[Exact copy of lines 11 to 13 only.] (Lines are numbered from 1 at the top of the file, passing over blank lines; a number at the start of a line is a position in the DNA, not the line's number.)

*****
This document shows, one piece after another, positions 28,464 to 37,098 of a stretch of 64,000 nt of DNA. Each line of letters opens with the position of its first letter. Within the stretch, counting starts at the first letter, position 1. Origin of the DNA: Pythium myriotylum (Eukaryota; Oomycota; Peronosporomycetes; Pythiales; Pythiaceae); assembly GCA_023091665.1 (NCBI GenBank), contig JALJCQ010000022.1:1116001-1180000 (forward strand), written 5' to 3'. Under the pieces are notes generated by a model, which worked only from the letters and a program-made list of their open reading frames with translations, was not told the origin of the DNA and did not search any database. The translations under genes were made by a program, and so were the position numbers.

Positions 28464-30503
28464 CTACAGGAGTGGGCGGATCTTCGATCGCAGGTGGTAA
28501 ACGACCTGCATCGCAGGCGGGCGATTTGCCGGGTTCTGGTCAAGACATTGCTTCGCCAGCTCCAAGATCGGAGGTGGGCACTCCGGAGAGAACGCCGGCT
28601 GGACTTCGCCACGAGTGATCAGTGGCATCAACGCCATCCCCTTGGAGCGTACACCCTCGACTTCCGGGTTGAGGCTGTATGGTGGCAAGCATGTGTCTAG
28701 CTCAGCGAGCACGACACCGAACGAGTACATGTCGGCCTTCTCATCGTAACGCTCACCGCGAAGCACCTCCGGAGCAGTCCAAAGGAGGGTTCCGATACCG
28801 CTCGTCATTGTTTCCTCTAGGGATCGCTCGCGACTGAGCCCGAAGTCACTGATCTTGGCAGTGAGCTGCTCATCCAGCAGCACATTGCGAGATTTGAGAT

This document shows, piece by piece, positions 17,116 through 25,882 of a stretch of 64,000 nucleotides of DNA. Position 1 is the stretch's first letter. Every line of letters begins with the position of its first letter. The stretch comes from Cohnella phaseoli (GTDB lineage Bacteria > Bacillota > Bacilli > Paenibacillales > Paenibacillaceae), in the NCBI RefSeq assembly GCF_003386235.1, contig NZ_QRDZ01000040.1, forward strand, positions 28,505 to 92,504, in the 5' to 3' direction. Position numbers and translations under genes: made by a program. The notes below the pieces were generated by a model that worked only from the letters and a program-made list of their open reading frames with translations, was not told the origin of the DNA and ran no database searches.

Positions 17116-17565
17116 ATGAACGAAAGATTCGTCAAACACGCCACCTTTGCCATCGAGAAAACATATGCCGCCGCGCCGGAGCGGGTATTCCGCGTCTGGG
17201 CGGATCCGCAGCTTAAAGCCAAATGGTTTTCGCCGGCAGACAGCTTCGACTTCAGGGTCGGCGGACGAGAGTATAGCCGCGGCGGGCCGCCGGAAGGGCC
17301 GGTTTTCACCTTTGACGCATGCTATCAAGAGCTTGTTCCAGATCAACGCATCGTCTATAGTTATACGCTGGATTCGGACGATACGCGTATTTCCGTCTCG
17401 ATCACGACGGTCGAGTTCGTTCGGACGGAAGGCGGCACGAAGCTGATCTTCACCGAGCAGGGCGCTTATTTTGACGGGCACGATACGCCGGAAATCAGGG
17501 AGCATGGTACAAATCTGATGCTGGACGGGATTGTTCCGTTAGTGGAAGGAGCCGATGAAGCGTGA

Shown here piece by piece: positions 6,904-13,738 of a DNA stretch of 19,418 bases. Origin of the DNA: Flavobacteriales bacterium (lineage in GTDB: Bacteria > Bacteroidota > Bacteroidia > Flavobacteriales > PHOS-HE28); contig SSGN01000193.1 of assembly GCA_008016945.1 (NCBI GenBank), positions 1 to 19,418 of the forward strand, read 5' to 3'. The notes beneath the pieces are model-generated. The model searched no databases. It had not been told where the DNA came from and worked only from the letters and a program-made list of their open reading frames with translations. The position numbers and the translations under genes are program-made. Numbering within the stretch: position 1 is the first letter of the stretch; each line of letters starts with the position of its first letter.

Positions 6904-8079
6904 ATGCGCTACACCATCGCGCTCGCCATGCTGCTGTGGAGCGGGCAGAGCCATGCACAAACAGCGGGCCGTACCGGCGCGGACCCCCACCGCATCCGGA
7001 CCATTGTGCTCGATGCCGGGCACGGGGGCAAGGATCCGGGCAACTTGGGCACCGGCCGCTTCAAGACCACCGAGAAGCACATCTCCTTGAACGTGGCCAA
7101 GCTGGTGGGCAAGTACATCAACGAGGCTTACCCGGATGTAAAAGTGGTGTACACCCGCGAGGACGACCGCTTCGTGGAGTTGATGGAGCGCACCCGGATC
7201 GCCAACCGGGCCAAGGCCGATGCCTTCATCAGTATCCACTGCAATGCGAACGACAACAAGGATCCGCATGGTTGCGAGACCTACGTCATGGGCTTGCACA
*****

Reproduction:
17201 CGGATCCGCAGCTTAAAGCCAAATGGTTTTCGCCGGCAGACAGCTTCGACTTCAGGGTCGGCGGACGAGAGTATAGCCGCGGCGGGCCGCCGGAAGGGCC
17301 GGTTTTCACCTTTGACGCATGCTATCAAGAGCTTGTTCCAGATCAACGCATCGTCTATAGTTATACGCTGGATTCGGACGATACGCGTATTTCCGTCTCG
17401 ATCACGACGGTCGAGTTCGTTCGGACGGAAGGCGGCACGAAGCTGATCTTCACCGAGCAGGGCGCTTATTTTGACGGGCACGATACGCCGGAAATCAGGG